The Impact of Global Warming on Disease Transmission

Jan 06, 2023 By Madison Evans

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The recent global COVID-19 pandemic and the monkeypox epidemic have reawakened the globe to the dangers of infectious illnesses. It appears that climate change may exacerbate problems associated with global illness.

Scientists from the University have recently published a study highlighting the connection between climate change and the spread of infectious diseases. This link is highlighted by the increasing frequency with which extreme weather events like heat waves, droughts, and wildfires occur.

For instance, the study finds that climate-related risks have exacerbated the effects of 58% of the world's infectious illnesses. The same research found 1,006 ways in which climate change-related risks contributed to the spread of illness.

Effects of Global Warming on Infectious Diseases

The Nature Climate Change research out of the University of Hawaii analyzed the literature that established causal relationships between climate change and several infectious illnesses. A literature survey indicated that 218 of the 375 recognized human infectious illnesses are exacerbated by one of 10 forms of extreme weather linked to climate change.

Drought and alterations in land cover were only some of the extreme weather events taken into account by the researchers. Using this data, the researchers identified four primary connections between weather and human illness:

  • Insects and animals that might spread illness were impacted by climate risks, including warming, floods, and droughts, bringing them closer to humans.
  • As a countermeasure to climate change, people shifted their settlements closer to potential disease hotspots.
  • Climate dangers strengthened several illnesses.
  • Humans' susceptibility to sickness was increased in some circumstances because climatic threats compromised their immune systems.

Insect Bites, Specifically Mosquitoes, and Ticks

Because of mild winters, early springs, and rising temperatures, mosquitoes and ticks have more time to breed, spread disease, and increase their range across the United States. More than 760,000 occurrences of sickness in the United States were attributed to mosquito, tick, and flea bites between 2004 and 2018.

Animal Interactions

Some animal species have had to relocate because their native habitats have been destroyed by climate change, while the ranges of other species have been widened. The introduction of novel animal environments results in more chances for interaction between the two species, which can lead to zoonotic illnesses.

Fungi

Some disease-causing fungi have been able to colonize new locations as global temperatures have risen. The fungus that causes Valley fever in hot, dry climates has already made its way into the Pacific Northwest.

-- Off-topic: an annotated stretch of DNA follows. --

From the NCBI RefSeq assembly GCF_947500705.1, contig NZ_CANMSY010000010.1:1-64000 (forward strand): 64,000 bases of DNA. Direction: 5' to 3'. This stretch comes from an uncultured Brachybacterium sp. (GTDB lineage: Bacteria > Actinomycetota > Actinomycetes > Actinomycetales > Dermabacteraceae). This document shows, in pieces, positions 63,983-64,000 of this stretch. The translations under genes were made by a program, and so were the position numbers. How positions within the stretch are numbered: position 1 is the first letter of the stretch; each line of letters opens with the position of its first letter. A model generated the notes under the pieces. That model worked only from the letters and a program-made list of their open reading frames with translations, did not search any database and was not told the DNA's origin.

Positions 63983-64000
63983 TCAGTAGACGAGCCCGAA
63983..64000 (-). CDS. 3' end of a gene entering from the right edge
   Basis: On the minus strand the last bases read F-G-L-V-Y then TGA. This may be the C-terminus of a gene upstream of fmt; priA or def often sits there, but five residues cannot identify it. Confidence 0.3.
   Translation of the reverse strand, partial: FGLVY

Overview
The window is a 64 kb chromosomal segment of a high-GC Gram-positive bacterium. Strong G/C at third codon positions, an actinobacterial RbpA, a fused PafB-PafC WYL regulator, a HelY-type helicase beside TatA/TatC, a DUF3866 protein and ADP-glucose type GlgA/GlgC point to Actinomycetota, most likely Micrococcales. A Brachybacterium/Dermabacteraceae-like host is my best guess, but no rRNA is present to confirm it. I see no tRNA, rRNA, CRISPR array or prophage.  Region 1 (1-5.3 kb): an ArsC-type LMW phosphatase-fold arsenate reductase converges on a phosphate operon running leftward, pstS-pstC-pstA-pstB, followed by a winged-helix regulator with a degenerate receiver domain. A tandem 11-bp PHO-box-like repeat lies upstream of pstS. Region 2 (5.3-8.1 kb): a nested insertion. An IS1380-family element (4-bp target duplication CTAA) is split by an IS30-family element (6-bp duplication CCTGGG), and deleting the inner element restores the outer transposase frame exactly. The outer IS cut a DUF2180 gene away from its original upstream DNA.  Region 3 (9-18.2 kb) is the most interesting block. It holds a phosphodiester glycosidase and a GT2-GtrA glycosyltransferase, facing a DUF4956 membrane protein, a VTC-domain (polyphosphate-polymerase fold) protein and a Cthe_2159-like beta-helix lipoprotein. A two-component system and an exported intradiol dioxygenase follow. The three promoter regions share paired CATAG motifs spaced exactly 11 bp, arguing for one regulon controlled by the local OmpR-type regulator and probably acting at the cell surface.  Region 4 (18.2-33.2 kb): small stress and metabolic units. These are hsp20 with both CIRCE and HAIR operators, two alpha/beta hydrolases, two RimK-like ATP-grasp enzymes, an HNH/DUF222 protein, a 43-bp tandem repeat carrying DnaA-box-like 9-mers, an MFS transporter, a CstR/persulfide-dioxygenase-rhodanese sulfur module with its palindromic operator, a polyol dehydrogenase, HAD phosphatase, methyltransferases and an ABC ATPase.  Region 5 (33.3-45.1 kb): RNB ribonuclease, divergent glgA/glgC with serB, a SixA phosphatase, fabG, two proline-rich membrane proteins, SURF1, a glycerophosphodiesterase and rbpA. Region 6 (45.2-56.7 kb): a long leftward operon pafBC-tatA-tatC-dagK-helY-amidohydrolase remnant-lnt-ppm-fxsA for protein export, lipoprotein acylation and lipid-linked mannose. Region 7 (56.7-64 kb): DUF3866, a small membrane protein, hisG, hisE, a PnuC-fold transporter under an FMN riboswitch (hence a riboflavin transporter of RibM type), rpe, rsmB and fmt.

It is common for this deadly fungus to be misdiagnosed and treated improperly, even though it causes serious infections and can even be fatal. As the temperature gap between the environment and the human body continues to shrink, new fungal illnesses may arise as fungi grow more suited to human temperatures.

Water

The consequences of climate change on aquatic ecosystems, both fresh and saltwater, are expected to be severe, according to scientists. The fast development of algae or cyanobacteria in lakes, rivers, seas, and bays, known as toxic algal blooms, may become more common and severe.

Due to the lake's warming waters, widespread poisonous blooms have persisted throughout the early months of winter. Harmful algal blooms, which can cover large water areas, come in various colors and textures.

How Global Warming Contributes to Health Problems

Mosquitoes, which may spread diseases like malaria, normally can't make it above around 5,000 feet in elevation. Therefore high mountains are typically mosquito-free.

Since it is now warmer at higher elevations than in the past, and since it has been established that the mosquitos will follow the growing temperature, the geographical danger of malaria has expanded, bringing in new populations.

Civilization Needs to Take Note, but Not Panic

The Proceedings of the National Academy of Sciences issued an article titled "Exploring Catastrophic Climate Change Scenarios," which cautioned that society should take a hard look at the worst-case scenarios of rapid climate change.

Increases in infectious illnesses, threats of starvation, major weather catastrophes, and conflicts over scarce resources were singled out as particularly worrisome by the report's authors, who dubbed these developments the "four horsemen" of the climatic endgame.

The research aims to inspire world leaders by providing knowledge of the worst-case scenarios of climate change, which include a 10% drop in the global population and possible human extinction. The paper notes, "Prudent risk management necessitates the evaluation of bad-to-worst-case situations."

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